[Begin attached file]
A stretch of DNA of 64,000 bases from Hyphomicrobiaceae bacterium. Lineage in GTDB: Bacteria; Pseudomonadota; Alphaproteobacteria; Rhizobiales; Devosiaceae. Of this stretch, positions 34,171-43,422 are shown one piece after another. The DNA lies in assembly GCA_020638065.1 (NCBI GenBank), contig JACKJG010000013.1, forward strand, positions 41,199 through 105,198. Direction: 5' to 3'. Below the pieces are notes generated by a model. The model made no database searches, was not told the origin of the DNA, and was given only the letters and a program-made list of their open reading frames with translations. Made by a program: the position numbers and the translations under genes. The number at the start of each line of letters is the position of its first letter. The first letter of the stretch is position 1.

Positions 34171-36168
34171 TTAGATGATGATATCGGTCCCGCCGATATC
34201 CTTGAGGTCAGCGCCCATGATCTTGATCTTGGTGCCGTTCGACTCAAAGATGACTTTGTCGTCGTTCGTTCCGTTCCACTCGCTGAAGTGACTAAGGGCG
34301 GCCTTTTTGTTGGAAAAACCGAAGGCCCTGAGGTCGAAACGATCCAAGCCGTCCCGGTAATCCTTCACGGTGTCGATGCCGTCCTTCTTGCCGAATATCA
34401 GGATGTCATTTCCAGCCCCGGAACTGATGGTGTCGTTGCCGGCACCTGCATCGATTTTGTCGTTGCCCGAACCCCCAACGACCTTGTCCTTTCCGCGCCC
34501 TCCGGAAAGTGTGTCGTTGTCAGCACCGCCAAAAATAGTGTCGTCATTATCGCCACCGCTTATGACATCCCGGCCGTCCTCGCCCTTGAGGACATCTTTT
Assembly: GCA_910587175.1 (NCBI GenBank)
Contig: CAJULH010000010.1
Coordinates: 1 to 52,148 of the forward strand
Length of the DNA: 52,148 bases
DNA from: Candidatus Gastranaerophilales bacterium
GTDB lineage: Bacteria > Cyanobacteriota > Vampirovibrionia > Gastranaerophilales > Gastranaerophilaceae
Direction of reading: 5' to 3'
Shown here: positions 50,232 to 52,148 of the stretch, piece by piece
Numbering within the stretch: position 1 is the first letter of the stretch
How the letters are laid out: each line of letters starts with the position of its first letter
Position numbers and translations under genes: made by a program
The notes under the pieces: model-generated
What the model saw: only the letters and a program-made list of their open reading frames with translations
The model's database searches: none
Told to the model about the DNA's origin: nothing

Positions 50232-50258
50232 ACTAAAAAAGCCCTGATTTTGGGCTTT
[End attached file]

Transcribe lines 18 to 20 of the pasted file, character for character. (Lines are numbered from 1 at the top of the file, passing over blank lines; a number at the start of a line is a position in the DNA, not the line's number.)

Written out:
Position numbers and translations under genes: made by a program
The notes under the pieces: model-generated
What the model saw: only the letters and a program-made list of their open reading frames with translations